The Certification Council for Professional Dog Trainers finally released its new position statement on electronic training collars. The announcement was made without fanfare in the latest issue of its online newsletter, which cited the adoption of the new policy during the CCPDT’s May board meeting:
The Board of Directors adopted the Electronic Training Collar position statement presented by the Electronic Training Collar Task Force. This position statement will outline the CCPDT view for the use of electronic training collars in dog training. A formal release of the newly adopted position statement was made at the end of June.
The new policy statement leads with a nod to tolerance, acknowledging the existence of diverse methods and “certificant profiles”, and flatly stating that electronic collar use is not forbidden.
Conflicting prescriptions follow, however, including the suggestion that negative reinforcement protocols should be exhausted before considering the use of an electronic collar, the chief utility of which may be in applying negative reinforcement specifically.
While I appreciate the CCPDT’s decision not to ban electronic collar use among its certificants, the bulk of their policy statement, titled Electronic Collars and the Humane Hierarchy, seems based on a misunderstanding of where remote collars actually fit within that framework.
Electronic collars are arguably one of the best tools available for administering timely negative reinforcement, yet they are stubbornly treated as a tool of last resort for unstated reasons, as if their application were somehow beyond the pale of either that quadrant of operant conditioning or the associated tier in the Humane Hierarchy.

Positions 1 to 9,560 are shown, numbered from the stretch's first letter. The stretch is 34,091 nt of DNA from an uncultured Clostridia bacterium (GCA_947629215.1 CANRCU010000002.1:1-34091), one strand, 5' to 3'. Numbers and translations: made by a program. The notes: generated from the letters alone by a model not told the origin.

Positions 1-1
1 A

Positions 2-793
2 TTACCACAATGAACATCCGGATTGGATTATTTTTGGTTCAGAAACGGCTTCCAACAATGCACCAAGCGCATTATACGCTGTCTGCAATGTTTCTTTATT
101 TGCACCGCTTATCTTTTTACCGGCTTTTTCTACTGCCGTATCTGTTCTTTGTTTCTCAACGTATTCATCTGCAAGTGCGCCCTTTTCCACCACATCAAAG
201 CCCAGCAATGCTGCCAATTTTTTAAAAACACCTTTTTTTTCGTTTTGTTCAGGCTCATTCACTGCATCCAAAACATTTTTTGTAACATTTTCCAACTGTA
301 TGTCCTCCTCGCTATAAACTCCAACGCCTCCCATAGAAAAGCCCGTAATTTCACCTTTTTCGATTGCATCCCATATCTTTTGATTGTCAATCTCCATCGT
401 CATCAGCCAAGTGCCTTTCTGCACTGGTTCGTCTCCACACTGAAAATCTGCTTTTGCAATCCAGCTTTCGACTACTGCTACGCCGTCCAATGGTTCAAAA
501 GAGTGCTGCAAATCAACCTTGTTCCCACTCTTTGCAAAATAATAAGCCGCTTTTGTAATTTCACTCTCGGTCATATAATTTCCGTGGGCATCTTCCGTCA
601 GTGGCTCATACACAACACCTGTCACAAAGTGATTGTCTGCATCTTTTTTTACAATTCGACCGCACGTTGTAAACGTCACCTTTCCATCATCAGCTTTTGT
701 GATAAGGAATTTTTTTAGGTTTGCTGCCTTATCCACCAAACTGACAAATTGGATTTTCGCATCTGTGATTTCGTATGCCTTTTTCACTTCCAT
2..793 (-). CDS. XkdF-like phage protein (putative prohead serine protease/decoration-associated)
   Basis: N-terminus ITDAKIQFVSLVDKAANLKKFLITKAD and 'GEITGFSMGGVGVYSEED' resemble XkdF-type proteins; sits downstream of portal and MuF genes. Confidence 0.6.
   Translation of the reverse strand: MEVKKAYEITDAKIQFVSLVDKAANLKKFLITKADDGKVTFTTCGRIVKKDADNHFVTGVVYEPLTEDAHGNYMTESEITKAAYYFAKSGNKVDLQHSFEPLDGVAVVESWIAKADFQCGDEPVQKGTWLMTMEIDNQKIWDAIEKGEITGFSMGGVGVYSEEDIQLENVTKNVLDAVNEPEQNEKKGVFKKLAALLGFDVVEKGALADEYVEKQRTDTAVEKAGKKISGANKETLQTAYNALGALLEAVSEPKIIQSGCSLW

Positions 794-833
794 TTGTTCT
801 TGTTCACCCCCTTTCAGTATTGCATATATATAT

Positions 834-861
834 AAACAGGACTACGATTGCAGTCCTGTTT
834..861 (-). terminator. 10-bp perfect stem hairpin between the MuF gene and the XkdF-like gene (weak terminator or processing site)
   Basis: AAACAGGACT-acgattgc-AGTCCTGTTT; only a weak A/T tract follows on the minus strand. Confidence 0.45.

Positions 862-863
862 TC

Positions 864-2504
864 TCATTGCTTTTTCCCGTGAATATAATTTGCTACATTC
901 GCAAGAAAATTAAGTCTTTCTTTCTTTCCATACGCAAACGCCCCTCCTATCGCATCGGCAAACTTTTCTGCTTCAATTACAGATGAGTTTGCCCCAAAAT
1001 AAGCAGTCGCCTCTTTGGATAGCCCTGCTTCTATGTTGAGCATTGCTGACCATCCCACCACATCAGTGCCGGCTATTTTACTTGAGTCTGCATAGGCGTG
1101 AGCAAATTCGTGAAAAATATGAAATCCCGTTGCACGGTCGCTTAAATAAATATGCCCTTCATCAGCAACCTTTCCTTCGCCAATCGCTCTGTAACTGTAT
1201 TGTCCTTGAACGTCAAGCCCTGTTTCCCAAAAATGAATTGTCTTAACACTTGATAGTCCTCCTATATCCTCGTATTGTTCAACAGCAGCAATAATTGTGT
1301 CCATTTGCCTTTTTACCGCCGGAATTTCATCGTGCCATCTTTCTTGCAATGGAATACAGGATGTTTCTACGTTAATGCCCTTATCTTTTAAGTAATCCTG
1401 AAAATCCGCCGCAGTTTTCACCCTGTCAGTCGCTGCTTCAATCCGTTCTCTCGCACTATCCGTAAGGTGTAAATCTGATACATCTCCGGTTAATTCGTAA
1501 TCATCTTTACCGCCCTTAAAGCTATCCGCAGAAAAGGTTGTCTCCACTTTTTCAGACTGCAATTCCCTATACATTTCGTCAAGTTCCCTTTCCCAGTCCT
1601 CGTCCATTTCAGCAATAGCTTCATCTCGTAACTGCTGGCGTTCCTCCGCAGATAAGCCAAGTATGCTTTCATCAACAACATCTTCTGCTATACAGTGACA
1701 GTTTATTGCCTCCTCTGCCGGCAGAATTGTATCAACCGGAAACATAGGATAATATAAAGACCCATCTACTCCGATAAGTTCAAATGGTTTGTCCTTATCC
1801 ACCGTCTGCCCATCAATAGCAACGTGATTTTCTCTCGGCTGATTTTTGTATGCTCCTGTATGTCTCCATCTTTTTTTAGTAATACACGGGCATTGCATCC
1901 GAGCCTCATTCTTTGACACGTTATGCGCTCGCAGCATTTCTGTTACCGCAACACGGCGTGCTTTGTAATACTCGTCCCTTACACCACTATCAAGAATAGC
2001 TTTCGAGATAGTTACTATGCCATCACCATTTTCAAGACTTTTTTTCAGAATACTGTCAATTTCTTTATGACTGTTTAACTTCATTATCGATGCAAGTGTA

Why do they merit special consideration, versus other less modern or sophisticated tools meant to do the same? Why should certified trainers, presumably well qualified to make responsible choices, be discouraged from even contemplating their use, while other aversive tools are freely discussed and liberally applied. Why are there no policy statements regarding head halters, no-pull harnesses, or citronella collars?
Was it just politics that drove the formation of the Electronic Training Collar Task Force, or are there magical thinkers within the CCPDT who consider electronic training equipment inherently witchy– a beast that defies logical assessment and whose effects may not conform to natural laws? Either way, the result seems confused.
© Ruth Crisler and Spot Check, 2014.